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Investing in BTC is “moving from the frying pan to the fire”

By Aaron Woolner


Updated

 Bitcoin on fire
Bitcoin is no inflation hedge, says economic commentator – Photo: Shutterstock

Crypto’s much-vaunted status as an inflation hedge is a myth because they suffer from the same weakness as fiat currencies in that they are only backed by confidence, according to economic commentator Peter Schiff. 

Renowned goldbug Schiff who owns a precious metals brokerage and whose Euro Pacific Bank is a full reserve lender, in contrast to the fractional lending model practised by mainstream banks, said people who invested in digital assets like bitcoin as an inflation hedge are “foolish” and “wrong”.

“Obviously there are going to be some people who speculate in crypto if they feel they need an alternative to money but all they are doing is moving from the frying pan into the fire.”

Bitcoin not an inflation hedge

“This is because the problem with fiat money is that it has no real value because [its value] comes from confidence, and the same is true of cryptocurrency – it only has value because people believe in it.

“And that is what all cryptos including bitcoin are. If people are foolish enough to buy bitcoin as a store of value, as an inflation hedge then they are wrong.” 

Schiff speculated that bitcoin may not have peaked in value when its price nearly reached $69,000 in November last year. The digital coin’s price has retreated since then and currently trades around $43,000. Schiff did not rule out a further rebound but he said that ultimately cryptocurrencies are a bubble. 

“Maybe [bitcoin] will make another high. I am not smart enough to know how big a bubble will get before it implodes. I am smart enough to see a bubble when I see one,” he said. 

Schiff made his comments on a Capital.com video debate with fellow economic commentator, Australian Steve Keen, titled, “Is a global financial crash inevitable?”.

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Energy use concerns

Keen had a less apocalyptic view of cryptocurrencies, describing them as a very effective speculative instrument because of the ease with which their units can be divided and traded. 

He did, however, point to mounting concerns over the energy consumption involved in mining digital currencies, with bitcoin mining alone accounting for 129 terawatt-hours (TWh) power consumption annually.

“My biggest worry about cryptos is energy consumption, particularly bitcoin,” he said.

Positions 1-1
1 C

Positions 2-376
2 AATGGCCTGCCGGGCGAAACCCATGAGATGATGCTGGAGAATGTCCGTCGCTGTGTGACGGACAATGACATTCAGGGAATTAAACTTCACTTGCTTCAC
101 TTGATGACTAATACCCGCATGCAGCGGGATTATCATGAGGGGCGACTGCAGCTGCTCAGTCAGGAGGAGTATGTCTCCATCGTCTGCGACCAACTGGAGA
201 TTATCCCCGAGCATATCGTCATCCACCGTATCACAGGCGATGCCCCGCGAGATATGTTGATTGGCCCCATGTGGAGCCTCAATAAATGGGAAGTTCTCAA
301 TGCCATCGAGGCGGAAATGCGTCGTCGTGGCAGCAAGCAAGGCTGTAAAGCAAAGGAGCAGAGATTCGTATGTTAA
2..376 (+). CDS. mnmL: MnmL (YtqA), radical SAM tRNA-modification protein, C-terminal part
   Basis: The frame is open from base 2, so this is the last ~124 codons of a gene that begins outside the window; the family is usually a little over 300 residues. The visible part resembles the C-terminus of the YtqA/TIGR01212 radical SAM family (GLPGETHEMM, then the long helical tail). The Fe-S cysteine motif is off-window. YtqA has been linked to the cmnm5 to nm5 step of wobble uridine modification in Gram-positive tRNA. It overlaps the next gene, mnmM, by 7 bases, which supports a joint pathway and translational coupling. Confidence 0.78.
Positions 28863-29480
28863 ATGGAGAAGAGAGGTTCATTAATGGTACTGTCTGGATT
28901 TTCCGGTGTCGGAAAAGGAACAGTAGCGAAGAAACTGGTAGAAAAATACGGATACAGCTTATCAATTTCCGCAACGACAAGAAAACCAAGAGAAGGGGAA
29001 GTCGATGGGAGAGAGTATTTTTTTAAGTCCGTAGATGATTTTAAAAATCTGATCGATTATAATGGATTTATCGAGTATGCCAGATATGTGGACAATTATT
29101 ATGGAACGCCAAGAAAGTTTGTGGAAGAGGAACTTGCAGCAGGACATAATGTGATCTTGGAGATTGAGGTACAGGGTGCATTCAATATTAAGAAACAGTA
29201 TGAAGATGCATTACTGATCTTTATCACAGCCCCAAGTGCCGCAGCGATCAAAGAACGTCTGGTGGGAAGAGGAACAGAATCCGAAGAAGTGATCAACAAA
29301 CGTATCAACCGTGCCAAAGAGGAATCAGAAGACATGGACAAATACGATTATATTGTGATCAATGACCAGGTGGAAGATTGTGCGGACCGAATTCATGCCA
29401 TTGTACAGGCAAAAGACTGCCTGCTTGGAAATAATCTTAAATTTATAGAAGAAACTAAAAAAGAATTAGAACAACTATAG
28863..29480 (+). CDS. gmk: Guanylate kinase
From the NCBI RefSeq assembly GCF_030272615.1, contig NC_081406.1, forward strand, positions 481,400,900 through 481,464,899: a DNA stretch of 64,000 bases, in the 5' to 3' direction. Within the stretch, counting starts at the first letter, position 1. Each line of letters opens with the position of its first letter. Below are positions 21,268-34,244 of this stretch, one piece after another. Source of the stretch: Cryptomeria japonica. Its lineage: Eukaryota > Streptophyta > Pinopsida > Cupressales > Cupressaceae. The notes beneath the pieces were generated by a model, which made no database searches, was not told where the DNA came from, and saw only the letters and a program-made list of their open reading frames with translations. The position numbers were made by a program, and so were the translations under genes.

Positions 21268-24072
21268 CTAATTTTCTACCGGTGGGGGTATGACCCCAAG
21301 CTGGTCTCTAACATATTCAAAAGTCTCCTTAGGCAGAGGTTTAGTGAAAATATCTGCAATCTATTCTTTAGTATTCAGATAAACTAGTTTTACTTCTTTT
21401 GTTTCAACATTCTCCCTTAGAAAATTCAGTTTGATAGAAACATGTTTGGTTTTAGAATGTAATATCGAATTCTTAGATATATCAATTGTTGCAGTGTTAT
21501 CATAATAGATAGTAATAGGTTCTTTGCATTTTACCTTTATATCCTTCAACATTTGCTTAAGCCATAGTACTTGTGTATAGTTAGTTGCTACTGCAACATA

Last year, bitcoin prices tumbled when Chinese authorities banned mining activities over power consumption concerns and Keen predicted similar actions by other governments in the future. 

“When we face an energy crunch, and we will do so over the next decade, if we continue to use fossil fuels, the easiest way for governments to reduce energy consumption is to shut down cryptocurrency [mining].”

Follow the author on Twitter: @aroaringboy

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The difference between trading assets and CFDs
The main difference between CFD trading and trading assets, such as commodities and stocks, is that you don’t own the underlying asset when you trade on a CFD.
You can still benefit if the market moves in your favour, or make a loss if it moves against you. However, with traditional trading you enter a contract to exchange the legal ownership of the individual shares or the commodities for money, and you own this until you sell it again.
CFDs are leveraged products, which means that you only need to deposit a percentage of the full value of the CFD trade in order to open a position. But with traditional trading, you buy the assets for the full amount. In the UK, there is no stamp duty on CFD trading, but there is when you buy stocks, for example.
CFDs attract overnight costs to hold the trades (unless you use 1-1 leverage), which makes them more suited to short-term trading opportunities. Stocks and commodities are more normally bought and held for longer. You might also pay a broker commission or fees when buying and selling assets direct and you’d need somewhere to store them safely.
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